Scanner goes skin deep to reveal the secrets of psoriasis

Scientists in Germany have developed a tissue scanner that will let doctors observe the skin condition psoriasis without subjecting patients to a biopsy.

(Credit: Helmholtz Zentrum München)
(Credit: Helmholtz Zentrum München)

The scanner is said to provide clinically relevant information, such as the structure of skin layers and blood vessels, without the need for contrast agents or radiation exposure.

A team of researchers from Helmholtz Zentrum München and the Technical University of Munich (TUM) describe the technology in Nature Biomedical Engineering.

Psoriasis is an inflammatory skin disease that is characterised by patches of severely scaling skin. The disease is estimated to affect between ten and fifteen million people in the European Union.

Currently, doctors assess the severity of the disease based on visual assessment of features of the skin surface, such as redness or thickness of the flaking skin.

“Unfortunately, these standards miss all parameters that lie below the surface of the skin, and may be subjective,” said Dr Juan Aguirre, group leader at the Institute of Biological and Medical Imaging (IBMI) at the Helmholtz Zentrum München. “Knowing the structure of the skin and vessels before treatment can provide the physician with useful information.”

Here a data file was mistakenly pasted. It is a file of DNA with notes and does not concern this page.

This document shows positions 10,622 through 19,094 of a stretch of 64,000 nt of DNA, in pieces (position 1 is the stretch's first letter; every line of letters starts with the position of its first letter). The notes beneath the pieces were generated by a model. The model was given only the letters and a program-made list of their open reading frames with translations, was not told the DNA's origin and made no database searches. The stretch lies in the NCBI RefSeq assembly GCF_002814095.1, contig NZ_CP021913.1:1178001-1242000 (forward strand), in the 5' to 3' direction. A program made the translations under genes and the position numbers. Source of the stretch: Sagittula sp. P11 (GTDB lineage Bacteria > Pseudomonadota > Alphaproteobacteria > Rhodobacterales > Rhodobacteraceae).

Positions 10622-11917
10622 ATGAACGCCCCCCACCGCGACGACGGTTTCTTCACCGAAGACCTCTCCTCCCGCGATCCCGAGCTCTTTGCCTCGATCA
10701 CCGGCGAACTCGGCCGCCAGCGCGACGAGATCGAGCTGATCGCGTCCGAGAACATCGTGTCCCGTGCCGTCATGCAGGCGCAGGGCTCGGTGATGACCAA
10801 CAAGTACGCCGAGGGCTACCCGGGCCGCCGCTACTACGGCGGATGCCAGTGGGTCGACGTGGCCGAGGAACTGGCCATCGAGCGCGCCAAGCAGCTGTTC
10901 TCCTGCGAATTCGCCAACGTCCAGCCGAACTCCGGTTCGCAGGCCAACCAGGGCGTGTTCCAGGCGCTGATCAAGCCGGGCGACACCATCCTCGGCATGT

With the raster-scan optoacoustic mesoscopy (RSOM) technique, a weak laser pulse excites the tissue of interest, which then absorbs energy and heats up minimally. This causes momentary tissue expansion, which generates ultrasound waves. The scientists then measure these ultrasound signals and use this information to reconstruct a high resolution image of what lies under the skin. While developing the method, the scientists were able to reduce the size of the scanner to a handheld device.

“This technology, which is easy to use and does not involve any radiation exposure or contrast agent, is allowing us to acquire the first new insights into the disease mechanisms. It also facilitates treatment decisions for the physicians,” said Prof Dr Vasilis Ntziachristos, director of the IBMI at the Helmholtz Zentrum München and Chair of Biological Imaging at the Technical University of Munich.

In their paper, the scientists are said to have demonstrated RSOM’s performance by examining cutaneous and subcutaneous tissue from psoriasis patients. RSOM allowed them to determine several characteristics of psoriasis and inflammation, including skin thickness, capillary density, number of vessels, and total blood volume in the skin.

They compiled these to define a novel clinical index (a value that includes several diagnostic parameters that allow estimates of the severity of a disease) for assessing psoriasis severity that may be superior to the current clinical standard because the new index also takes into account characteristics below the skin surface.

The researchers now plan to use the same imaging method to assess other diseases such as skin cancer or diabetes.